Arvid Kahl is a self-taught developer who co-created Feedback Panda, a tool for online English teachers. Along with his partner, he grew the business to $55,000 a month before selling it. Arvid doesn't have a CS degree and he talks through how he learned to code and build such a wonderfully successful business.
I'm Arvid, a software engineer turned entrepreneur from Berlin, Germany. I co-founded an Education Technology SaaS called FeedbackPanda with my partner Danielle Simpson, which we bootstrapped to $55,000 MRR within two years and then sold to SureSwift Capital. In those two years, I learned how to bootstrap a business, how to take care of product development as well as customer service, and how to build a sellable company.
I've been involved in several startups before, some of them bootstrapped, some funded with grants, and one that was backed by Silicon Valley venture capital. While some of those businesses are still around, FeedbackPanda has been the most successful one for me: not only did it teach me a lot, selling it also lifted me into a very different state of economic security.
I've been interested in the computer since I was 12 years old. Ever since I got my first PC with an Intel 386 chip that could barely handle Windows 3.11, I was fascinated with machines that would do what I instructed them to do. I am mostly self-taught, after having taken a year or two of learning how to program Turbo Pascal in the 90s.
I've always built things. I recall needing a tool to allow me to find which CD I had burned a particular movie to as a kid, so I created a CD management system in Borland Delphi at the time. Over the years, I moved into building websites, mostly about things I found interesting, which then turned into a job at a web agency. There, I quickly taught myself PHP to be able to do the work. Ever since then, I've been curious about new languages and paradigms, trying to always at least try out something before I form an opinion about it.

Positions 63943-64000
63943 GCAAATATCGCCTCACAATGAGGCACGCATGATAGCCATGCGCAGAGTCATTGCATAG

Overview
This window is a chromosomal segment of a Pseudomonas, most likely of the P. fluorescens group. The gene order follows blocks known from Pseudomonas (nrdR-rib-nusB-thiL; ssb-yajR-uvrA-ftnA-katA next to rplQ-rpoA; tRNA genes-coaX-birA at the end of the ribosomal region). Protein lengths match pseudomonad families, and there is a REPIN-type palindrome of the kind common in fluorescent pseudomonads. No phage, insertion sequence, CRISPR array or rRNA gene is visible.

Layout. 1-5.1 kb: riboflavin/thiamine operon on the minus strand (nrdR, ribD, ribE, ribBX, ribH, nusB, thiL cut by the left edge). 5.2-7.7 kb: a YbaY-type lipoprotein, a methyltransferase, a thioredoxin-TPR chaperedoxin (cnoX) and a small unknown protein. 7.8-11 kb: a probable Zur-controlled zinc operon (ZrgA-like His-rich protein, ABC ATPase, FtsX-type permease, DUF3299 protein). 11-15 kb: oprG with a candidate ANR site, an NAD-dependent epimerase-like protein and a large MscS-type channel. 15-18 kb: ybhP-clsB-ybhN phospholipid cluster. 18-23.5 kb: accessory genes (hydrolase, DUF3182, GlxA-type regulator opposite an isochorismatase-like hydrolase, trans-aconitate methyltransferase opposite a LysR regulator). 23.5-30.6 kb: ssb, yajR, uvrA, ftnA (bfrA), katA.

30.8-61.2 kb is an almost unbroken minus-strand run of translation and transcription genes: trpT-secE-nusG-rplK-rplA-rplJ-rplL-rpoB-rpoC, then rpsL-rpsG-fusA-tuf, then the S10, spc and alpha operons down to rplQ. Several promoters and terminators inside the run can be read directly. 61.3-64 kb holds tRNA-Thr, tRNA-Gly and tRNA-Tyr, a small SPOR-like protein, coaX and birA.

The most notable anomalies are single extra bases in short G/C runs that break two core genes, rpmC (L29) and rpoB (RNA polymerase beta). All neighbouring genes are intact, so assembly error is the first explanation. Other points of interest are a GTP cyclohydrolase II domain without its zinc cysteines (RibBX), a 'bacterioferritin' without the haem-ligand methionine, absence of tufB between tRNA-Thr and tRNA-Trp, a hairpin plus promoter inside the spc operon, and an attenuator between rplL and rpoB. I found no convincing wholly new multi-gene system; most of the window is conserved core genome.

Can you tell us about building the Feedback Panda to help your wife teach English more efficiently? What were the very first features?
It started with Danielle having to work from home due to a leg injury. She quickly found a job teaching English as a Second Language online to Chinese children, facilitated by Chinese Kid English companies. Quickly, Danielle taught for ten, often twelve hours a day. On top of all this teaching came an increasingly time-consuming part that she didn't enjoy too much: writing student feedback for the parents of her students.
She needed to write a few paragraphs of text about what she had taught, how they did, and what they could do to prepare for the next lesson. For every 25-minute lesson, she would need to spend a few minutes writing this report. After more than 20 lessons every day, this quickly added up to two hours of unpaid overtime. However, every teacher teaching for these companies was forced to write this feedback to get paid for their teaching.
We quickly learned that this was a problem for all Online English teachers. We also understood that if we found a way we could make this easier, we could build a business out of that. I built the first prototype of the application just for Danielle, but always with turning it into a SaaS in mind. From the beginning, we had understood that we had a clearly defined audience with a critical problem. We just needed to solve that problem, and we'd be in business.
The first version of the product was very basic. It allowed Danielle to manage her students, their lessons, a list of feedback templates, and create feedback reports from those templates. It was the bare minimum of what was needed to solve the problem she had. The product two years later doesn't look much different from that initial version. We've always tried to solve one problem really well and nothing else. Anything that would pull our product too far away from being the best product to create student feedback would not be considered as a feature.
A lot of programmers struggle with wanting to add more features even when they should focus on selling. How did you and your wife split the workload?
I was always prone to this false perfectionism until I understood that customers don't care about the product, they care about not having to deal with their original problems. If you reframe your perfectionism as wanting to give your customers the perfect peace of mind instead of giving them a perfect product, you won't resort to featuritis.
Danielle and I split everything that was not engineering between us pretty evenly. We didn't have to make many sales, as we had found a very convenient way of getting new customers: using the tribal nature of our audience. Our customers were hanging out in large teacher communities, and they would talk about their work and the tools that make their lives easier. As we focussed on making our customer's lives as easy as possible, they effectively marketed and sold the product for us. We could concentrate on supporting existing customers, making the product more usable, and fixing bugs. We still made sure never to build features that weren't absolutely essential.